Got summer #travelgoals? Giacomo Puccini’s Tosca, opening BLO’s 2017/18 Season on October 13, was loosely inspired by historical events and takes place in several of Rome’s iconic locations. When in Rome … take the Tosca tour, and discover the city through the eyes of one of opera’s ultimate divas!
Act I – The church of Sant’Andrea della Valle
Located in a rione (neighborhood) called Sant’Eustachio, the church of Sant’Andrea della Valle is a Roman Catholic church that was completed in 1650. It is a basilica church, meaning that its architectural layout includes several important features such as a grand dome, an apse, and left and right chapels. Much of the plot of the opera’s first act is centered around the church’s (invented) Attavanti chapel – Puccini fans have since playfully renamed the first chapel on the left side of the church the Cappella della Tosca to honor the opera (its real name is the Cappella Barberini).
Basilica of Sant’Andrea della Valle, Rome; via Wikipedia
Apse ceiling of the basilica Sant’Andrea della Valle, Rome, Italy; via Wikipedia
The Cappella Barberini, a.k.a. “Cappella della Tosca” via Flickr
Act II – The Palazzo Farnese
In the opera, the villainous Scarpia’s apartments are located in the Palazzo Farnese, 350 meters (about a quarter mile) away from the church of Sant’Andrea della Valle, and Act II’s dramatic confrontation takes place inside. Today, it serves as the French embassy in Italy. Owned by Italy, the building was given to the French government in 1936 for a period of 99 years, at the rate of 1 euro per month. It was commissioned by Alessandro Farnese, a cardinal, and broke ground in 1515. Cardinal Farnese employed Michelangelo in the 1530s, and many of the Palazzo’s architectural features were designed by the artist, including its deep cornice and its central window with a large coat of arms.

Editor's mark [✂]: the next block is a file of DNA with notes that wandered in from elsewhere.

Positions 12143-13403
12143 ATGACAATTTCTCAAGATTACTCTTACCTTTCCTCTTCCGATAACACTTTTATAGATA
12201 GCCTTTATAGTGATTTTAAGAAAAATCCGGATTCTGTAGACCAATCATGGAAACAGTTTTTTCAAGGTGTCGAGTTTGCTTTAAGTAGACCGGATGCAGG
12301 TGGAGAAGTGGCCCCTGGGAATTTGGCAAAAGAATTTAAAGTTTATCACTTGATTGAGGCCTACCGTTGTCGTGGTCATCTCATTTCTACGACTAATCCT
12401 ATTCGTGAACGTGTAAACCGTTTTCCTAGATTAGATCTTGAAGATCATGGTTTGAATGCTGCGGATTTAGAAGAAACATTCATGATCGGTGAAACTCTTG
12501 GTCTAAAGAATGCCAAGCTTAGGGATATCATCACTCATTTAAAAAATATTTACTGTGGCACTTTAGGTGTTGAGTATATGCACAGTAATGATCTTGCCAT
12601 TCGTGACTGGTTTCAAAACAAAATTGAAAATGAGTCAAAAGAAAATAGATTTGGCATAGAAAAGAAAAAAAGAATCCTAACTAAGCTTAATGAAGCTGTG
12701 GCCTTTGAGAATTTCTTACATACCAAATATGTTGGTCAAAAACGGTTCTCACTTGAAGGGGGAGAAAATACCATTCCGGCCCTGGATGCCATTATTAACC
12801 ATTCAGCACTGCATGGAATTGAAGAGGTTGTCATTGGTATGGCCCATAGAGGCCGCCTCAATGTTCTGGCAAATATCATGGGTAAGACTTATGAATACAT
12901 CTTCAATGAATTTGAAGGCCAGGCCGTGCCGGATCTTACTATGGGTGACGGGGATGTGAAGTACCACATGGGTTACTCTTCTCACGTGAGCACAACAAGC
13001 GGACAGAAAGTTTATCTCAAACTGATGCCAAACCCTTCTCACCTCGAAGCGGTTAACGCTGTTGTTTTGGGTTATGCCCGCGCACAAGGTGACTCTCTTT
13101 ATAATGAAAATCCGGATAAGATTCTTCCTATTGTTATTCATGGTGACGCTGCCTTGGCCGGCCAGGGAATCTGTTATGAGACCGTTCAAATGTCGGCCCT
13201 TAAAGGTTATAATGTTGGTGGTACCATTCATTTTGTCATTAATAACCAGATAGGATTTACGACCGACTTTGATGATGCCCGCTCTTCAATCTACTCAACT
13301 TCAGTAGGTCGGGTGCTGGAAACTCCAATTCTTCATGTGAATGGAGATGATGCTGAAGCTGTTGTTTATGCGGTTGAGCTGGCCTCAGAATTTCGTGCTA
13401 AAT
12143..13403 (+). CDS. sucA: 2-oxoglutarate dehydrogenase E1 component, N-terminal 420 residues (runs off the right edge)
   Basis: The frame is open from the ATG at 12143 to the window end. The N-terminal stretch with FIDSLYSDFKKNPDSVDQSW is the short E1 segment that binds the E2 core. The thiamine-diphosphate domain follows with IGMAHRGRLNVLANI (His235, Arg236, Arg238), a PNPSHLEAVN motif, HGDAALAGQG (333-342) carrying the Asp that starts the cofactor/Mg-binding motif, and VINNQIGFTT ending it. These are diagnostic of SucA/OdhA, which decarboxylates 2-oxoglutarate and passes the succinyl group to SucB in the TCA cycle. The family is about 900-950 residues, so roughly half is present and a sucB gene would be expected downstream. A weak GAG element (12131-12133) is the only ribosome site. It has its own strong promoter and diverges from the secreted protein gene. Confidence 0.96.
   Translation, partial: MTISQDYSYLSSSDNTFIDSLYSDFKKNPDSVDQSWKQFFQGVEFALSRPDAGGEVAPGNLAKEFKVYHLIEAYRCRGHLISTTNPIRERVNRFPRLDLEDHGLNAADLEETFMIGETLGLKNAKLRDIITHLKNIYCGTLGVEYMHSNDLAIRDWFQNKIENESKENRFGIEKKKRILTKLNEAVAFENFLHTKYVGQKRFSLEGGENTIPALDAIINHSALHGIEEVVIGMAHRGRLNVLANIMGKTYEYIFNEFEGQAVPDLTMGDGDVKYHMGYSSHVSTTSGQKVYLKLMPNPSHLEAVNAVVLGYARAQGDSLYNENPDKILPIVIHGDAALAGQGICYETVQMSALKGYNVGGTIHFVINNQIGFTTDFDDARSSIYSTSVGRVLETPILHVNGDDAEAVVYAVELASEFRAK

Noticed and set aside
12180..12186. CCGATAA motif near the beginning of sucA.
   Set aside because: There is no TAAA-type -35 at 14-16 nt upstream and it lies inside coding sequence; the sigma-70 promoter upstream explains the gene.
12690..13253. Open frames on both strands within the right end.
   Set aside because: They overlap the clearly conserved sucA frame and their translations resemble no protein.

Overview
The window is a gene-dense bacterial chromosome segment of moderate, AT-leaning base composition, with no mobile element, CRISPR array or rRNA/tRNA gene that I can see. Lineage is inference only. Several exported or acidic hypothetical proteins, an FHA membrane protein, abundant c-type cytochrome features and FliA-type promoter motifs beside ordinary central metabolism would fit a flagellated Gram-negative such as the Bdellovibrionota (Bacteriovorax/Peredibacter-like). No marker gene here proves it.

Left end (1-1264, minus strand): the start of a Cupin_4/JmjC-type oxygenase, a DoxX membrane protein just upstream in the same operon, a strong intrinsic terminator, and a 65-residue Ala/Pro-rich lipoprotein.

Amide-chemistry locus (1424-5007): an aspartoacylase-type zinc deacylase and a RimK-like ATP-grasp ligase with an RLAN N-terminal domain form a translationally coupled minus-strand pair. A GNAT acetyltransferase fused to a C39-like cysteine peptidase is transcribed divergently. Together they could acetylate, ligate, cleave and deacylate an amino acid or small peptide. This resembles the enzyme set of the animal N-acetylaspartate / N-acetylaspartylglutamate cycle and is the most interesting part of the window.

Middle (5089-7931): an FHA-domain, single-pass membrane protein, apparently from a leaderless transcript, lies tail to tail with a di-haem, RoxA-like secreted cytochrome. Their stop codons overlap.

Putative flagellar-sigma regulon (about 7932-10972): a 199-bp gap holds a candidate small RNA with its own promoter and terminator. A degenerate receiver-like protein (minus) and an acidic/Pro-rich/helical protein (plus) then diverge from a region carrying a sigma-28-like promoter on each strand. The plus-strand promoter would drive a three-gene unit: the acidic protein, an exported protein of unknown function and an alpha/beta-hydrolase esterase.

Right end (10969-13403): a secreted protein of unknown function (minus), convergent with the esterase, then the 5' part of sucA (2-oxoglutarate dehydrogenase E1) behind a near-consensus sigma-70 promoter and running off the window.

The exterior of the Palazzo Farnese; via Wikipedia
The fresco room of the Palazzo Farnese; via Wikipedia
Act III – The Castel Sant’Angelo
From the Palazzo Farnese, the lovers Tosca and Mario meet their fate in the Castel Sant’Angelo, approximately 1 kilometer north, across the River Tiber. Originally built from 123–139 AD as the tomb for the Roman emperor Hadrian and his family, the building was later converted into a military fortress, survived sackings and war, was used as a prison, a castle, and is now a museum.
The Castel Sant’Angelo from the bridge. The top statue is of Michael the Archangel, the angel from whom the building derives its name. Photo by Thomas Wolf; via Wikipedia
Castel Sant'Angelo viewed from the other side of the river; via Wikipedia
The Castel as it looked in the 1860s; via Rome on Rome